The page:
in the province of Brabant. Beyond the event in itself - the closure of a
    firm leading to the loss of 1,800 jobs - which has not itself been
    exceptional over the last few months in Belgium, it is the style of activity
    undertaken by the Forges de Clabecq union delegation [1] that has revealed a
    new union climate.


  • Article
    27 Červenec 1999

    On 7 July 1999, the trade and industry secretary Stephen Byers, initiated
    consultations with employer and trade union organisations on two proposed
    amendments to the Working Time Regulations 1998, which seek to implement the
    EU working time Directive (93/104/EC). The amendments - relating to the scope
    of the derogation for "unmeasured working time" and the record-keeping
    requirements for workers who have signed an "individual opt-out" from the
    48-hour limit on average weekly working hours - are intended to "help
    employers come to terms with the Regulations". The government's move follows
    extensive complaints from employers' groups that the working time
    Regulations, which came into force in October 1998 (UK9810154F [1]), have led
    to confusion and increased bureaucracy.



  • Sectoral social dialogue

    Eurofound's representativeness studies are designed to allow the European Commission to identify the ‘management and labour’ whom it must consult under article 154 of the Treaty on the Functioning of the European Union (TFEU). This series consists of studies of the representativeness of employer and worker organisations in various sectors.

  • Minimum wages in the EU

    This series reports on developments in minimum wage rates across the EU, including how they are set and how they have developed over time in nominal and real terms. The series explores where there are statutory minimum wages or collectively agreed minimum wages in the Member States, as well as minimum wage coverage rates by gender.  

  • COVID-19

    Eurofound’s work on COVID-19 examines the far-reaching socioeconomic implications of the pandemic across Europe as they continue to impact living and working conditions. A key element of the research is the e-survey, conducted in three rounds – in April and July 2020 and in March 2021. This is complemented by the inclusion of research into the ongoing effects of the pandemic in much of Eurofound’s other areas of work.

  • European Working Conditions Surveys

    The European Working Conditions Survey (EWCS) launched in 1990 and is carried out every five years, with the latest edition in 2015. It provides an overview of trends in working conditions and quality of employment for the last 30 years. It covers issues such as employment status, working time duration and organisation, work organisation, learning and training, physical and psychosocial risk factors, health and safety, work–life balance, worker participation, earnings and financial security, work and health, and most recently also the future of work.

  • European Restructuring Monitor

    The European Restructuring Monitor has reported on the employment impact of large-scale business restructuring since 2002. This series includes its restructuring-related databases (events, support instruments and legislation) as well as case studies and publications.

  • Challenges and prospects in the EU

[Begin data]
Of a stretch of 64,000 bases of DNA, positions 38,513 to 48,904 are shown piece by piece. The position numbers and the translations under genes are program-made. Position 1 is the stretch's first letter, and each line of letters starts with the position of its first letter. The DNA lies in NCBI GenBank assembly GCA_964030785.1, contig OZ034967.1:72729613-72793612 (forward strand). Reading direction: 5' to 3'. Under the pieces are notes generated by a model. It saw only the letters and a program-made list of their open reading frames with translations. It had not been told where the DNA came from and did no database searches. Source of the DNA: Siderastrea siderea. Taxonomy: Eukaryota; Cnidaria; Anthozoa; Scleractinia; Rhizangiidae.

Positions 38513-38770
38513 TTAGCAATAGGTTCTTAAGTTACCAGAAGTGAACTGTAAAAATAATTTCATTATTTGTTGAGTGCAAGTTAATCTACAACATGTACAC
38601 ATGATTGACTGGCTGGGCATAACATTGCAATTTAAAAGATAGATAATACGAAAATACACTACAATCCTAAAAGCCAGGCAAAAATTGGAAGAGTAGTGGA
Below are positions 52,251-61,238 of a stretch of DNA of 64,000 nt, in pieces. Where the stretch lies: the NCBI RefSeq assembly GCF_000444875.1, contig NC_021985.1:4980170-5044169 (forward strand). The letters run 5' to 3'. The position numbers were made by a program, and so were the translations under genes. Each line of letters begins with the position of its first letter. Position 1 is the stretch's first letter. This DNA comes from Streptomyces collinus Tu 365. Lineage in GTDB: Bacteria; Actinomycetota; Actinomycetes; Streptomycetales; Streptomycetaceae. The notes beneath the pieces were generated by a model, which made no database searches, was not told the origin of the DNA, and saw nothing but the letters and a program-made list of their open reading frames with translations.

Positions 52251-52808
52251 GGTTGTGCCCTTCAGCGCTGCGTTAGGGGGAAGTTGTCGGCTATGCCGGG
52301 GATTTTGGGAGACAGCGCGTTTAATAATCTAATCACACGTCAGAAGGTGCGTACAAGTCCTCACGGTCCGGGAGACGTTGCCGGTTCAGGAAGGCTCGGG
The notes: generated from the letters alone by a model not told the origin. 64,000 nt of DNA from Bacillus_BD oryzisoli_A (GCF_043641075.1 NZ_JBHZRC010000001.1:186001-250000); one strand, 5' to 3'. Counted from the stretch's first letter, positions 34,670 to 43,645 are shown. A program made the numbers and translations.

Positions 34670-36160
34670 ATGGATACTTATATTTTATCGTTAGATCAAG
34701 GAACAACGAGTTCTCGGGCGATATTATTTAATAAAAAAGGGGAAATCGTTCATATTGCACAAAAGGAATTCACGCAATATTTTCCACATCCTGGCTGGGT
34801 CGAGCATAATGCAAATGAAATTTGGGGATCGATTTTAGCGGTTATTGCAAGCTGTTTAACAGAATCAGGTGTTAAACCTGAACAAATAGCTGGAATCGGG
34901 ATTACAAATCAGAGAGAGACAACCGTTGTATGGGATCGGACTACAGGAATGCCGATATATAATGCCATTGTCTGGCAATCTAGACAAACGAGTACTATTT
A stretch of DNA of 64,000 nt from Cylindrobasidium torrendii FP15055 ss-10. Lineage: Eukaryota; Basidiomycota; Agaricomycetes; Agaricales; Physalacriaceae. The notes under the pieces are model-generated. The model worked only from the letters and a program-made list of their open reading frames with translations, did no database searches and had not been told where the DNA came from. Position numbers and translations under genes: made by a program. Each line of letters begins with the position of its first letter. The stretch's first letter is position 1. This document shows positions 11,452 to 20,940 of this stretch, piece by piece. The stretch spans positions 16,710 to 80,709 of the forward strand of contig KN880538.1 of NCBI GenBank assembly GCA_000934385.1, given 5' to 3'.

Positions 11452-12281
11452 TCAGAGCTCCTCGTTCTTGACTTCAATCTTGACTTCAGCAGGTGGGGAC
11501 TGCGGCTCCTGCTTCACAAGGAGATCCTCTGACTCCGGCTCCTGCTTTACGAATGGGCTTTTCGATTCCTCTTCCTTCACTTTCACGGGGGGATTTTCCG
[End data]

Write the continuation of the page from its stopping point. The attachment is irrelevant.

Eurofound’s Flagship report series 'Challenges and prospects in the EU' comprise research reports that contain the key results of multiannual research activities and incorporate findings from different related research projects. Flagship reports are the major output of each of Eurofound’s strategic areas of intervention and have as their objective to contribute to current policy debates.

  • European Company Survey 2019

    Eurofound’s European Company Survey (ECS) maps and analyses company policies and practices which can have an impact on smart, sustainable and inclusive growth, as well as the development of social dialogue in companies. This series consists of outputs from the ECS 2019, the fourth edition of the survey. The survey was first carried out in 2004–2005 as the European Survey on Working Time and Work-Life Balance. 

  • National social partners and policymaking

    This series reports on and updates latest information on the involvement of national social partners in policymaking. The series analyses the involvement of national social partners in the implementation of policy reforms within the framework of social dialogue practices, including their involvement in elaborating the National Reform Programmes (NRPs).

  • New forms of employment

    This series reports on the new forms of employment emerging across Europe that are driven by societal, economic and technological developments and are different from traditional standard or non-standard employment in a number of ways. This series explores what characterises these new employment forms and what implications they have for working conditions and the labour market.

  • European Company Surveys

    The European Company Survey (ECS) is carried out every four to five years since its inception in 2004–2005, with the latest edition in 2019. The survey is designed to provide information on workplace practices to develop and evaluate socioeconomic policy in the EU. It covers issues around work organisation, working time arrangements and work–life balance, flexibility, workplace innovation, employee involvement, human resource management, social dialogue, and most recently also skills use, skills strategies and digitalisation.

Forthcoming publications